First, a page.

Williams then brought in retired NBC Nightly News anchor Tom Brokaw, who said, “This is a very emotional moment for everyone in this country and for the world, for that matter.  This is not just a moment in American history; this is a profoundly important passage out of the deep shadows of our racist past that began with that first slave loaded on the ship.  Race has been a curse for America for a long time.  We have been working our way through it, and this young man that Andy Young calls a ‘planetary leader,’ not just a civil rights leader – bright, articulate, instinctive and cool – comes to us when America had been so polarized in its political arena, especially – politics had become so exclusionary, and he invited everyone in…”

Brokaw added that Obama would be assuming office during a period of “extraordinary stress.”

Rep. John Lewis became active in the civil rights movement at a young age. He has served Georgia’s 5th congressional district since 1987

Rep. John Lewis, who was beaten on “Bloody Sunday” in Selma, AL in 1965, was then brought in to the conversation.  Lewis said that Obama’s “victor” was not only about Obama, but also all of the American people.

While Brokaw was not pictured, Lewis was brought on camera.  Lewis said Obama’s win invoked his memories of Dr. Martin Luther King, Jr., President Lyndon B. Johnson, President John F. Kennedy and his brother, Robert F. Kennedy.

“It is a night of gratitude…I feel very blessed to be able to see this day,” Lewis said.  He then predicted that Obama would be “a great leader not just for America, but for the rest of the world.”

Dinesh Sharma, also, believes that Obama is a “global” leader.

Obama and his family were then announced onto the stage at Grant Park.

“It’s been a long time comin’…change has come to America,” Obama told the crowd.  He then said for those who did not cast their vote for him, “I need your help, and I will be your president, too.”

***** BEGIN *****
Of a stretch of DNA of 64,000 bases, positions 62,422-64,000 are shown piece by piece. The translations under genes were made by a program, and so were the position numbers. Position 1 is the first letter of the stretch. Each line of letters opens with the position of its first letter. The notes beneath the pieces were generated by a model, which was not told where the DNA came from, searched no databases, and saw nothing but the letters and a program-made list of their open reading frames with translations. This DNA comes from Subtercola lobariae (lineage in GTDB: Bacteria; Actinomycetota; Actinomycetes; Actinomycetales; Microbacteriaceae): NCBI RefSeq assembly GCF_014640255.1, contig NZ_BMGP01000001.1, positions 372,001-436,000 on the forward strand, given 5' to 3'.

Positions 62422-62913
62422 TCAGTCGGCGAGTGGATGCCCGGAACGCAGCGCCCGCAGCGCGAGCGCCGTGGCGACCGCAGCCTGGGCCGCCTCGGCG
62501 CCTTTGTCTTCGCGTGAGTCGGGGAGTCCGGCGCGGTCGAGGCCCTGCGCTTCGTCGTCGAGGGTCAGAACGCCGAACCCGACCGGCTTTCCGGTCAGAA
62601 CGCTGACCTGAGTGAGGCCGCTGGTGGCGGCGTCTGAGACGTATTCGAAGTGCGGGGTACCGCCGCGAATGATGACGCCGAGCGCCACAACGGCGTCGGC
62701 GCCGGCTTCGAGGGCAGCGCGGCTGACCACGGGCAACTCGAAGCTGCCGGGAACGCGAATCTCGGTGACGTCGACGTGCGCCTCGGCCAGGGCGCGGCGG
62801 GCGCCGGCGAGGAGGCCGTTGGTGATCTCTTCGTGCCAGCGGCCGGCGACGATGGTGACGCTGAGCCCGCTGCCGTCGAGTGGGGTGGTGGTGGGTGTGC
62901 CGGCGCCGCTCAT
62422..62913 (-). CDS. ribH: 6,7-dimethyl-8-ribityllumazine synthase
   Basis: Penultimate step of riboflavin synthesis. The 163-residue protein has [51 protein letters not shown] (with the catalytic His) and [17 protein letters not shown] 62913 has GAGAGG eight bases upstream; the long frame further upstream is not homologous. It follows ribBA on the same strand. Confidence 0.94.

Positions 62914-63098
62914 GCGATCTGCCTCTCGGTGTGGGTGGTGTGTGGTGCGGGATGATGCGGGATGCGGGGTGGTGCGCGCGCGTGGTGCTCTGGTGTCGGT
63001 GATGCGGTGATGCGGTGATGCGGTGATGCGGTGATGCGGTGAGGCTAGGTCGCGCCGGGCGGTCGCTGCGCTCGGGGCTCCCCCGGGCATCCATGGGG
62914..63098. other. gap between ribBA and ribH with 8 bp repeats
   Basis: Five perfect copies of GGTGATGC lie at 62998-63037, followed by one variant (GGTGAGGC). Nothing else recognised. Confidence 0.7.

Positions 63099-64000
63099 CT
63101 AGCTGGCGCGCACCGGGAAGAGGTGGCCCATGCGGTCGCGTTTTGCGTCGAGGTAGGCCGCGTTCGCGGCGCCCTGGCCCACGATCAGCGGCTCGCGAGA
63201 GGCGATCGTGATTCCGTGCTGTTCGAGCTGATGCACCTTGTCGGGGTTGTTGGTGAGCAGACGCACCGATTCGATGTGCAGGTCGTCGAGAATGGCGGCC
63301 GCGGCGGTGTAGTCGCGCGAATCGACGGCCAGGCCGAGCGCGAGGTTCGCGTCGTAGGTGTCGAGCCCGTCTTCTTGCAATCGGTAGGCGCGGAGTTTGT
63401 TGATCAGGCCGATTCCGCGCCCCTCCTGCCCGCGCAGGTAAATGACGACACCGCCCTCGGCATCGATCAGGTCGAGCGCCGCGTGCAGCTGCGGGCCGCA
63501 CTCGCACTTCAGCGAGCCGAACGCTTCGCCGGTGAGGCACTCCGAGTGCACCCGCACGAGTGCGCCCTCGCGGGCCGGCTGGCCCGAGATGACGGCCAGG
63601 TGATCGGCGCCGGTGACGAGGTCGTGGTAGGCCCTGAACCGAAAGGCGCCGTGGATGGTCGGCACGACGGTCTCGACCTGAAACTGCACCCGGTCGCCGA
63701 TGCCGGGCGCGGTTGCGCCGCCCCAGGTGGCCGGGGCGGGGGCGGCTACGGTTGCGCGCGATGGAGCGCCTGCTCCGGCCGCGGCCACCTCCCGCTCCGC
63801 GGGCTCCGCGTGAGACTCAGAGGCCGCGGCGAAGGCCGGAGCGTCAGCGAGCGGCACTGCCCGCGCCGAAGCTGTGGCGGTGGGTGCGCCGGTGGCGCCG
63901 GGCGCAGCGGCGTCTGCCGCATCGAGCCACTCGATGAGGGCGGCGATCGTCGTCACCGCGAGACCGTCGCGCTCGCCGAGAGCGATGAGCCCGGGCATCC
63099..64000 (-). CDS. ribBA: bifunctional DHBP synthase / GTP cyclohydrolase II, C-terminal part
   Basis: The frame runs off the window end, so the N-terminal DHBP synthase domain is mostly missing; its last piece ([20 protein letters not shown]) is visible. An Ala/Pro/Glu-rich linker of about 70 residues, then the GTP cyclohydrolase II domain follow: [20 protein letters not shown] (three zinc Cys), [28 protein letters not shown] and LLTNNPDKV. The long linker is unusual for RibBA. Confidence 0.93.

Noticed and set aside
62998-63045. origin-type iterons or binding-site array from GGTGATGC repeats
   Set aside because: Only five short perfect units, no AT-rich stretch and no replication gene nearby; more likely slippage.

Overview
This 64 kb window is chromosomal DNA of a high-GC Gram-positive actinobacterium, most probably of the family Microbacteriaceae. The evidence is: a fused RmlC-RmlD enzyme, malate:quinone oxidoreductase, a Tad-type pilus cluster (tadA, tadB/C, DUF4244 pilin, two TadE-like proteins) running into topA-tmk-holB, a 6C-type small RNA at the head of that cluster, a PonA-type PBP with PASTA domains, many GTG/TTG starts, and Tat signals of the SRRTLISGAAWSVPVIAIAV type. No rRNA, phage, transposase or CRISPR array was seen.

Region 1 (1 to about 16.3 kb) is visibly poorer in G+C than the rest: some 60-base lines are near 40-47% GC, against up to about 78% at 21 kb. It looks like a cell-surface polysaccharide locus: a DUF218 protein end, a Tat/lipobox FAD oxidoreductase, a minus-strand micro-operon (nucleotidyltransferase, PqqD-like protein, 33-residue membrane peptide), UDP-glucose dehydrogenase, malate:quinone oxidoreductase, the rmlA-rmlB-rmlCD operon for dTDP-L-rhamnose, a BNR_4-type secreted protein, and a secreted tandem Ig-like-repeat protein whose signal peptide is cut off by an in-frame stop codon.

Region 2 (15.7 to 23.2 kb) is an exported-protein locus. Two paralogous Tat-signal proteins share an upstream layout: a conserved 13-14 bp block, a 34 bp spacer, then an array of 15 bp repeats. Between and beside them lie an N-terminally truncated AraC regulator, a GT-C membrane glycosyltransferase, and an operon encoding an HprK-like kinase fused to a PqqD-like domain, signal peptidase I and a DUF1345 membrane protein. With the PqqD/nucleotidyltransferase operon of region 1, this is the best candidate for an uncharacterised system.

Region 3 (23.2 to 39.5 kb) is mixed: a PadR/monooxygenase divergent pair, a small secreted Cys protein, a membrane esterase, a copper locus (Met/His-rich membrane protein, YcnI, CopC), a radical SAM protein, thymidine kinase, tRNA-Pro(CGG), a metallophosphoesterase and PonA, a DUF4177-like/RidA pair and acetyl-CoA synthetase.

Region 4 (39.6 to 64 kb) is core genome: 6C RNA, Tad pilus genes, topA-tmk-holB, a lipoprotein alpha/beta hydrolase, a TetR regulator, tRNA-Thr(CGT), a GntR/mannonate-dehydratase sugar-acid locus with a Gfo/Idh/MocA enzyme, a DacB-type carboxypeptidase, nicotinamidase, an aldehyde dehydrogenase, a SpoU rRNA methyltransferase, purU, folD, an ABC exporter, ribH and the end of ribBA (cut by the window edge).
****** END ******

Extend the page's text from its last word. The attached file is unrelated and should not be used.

“A new dawn of American leadership is at hand,” he said.

He then promised to “put our people back to work…to restore prosperity and promote the cause of peace…”

He concluded with his campaign slogan, “Yes, we can!”

The scene ended with the Obamas and Bidens holding up their hands together on the stage, rejoicing in their election win.

Williams concluded the production by stating that the “Yes, we can!” slogan related to Lincoln’s optimism about the future following the Civil War and Obama’s having been inspired by Lincoln. “By getting elected president, Obama was given the opportunity to realize the dream in Dr. King’s speech and to fulfill the hopes expressed by Lincoln.  That’s the beginning; now comes the hard part,” Williams concluded.

He then signs off.

A menu of “DVD Extras” then appears which contains a number of interviews Williams conducted with Obama and one with Michelle Obama.

In one of the inteviews, Williams broached the “ugly topic” of Obama’s “personal safety.” “A lot of the young people in your crowds don’t know to fear American crowds. Guys our age do.  Do you find yourself ever looking for a face in the crowd?” he asked Obama.

Williams asked Obama very few policy questions during the interviews.  During one, Obama said that he thought his mother “would be proud of me.”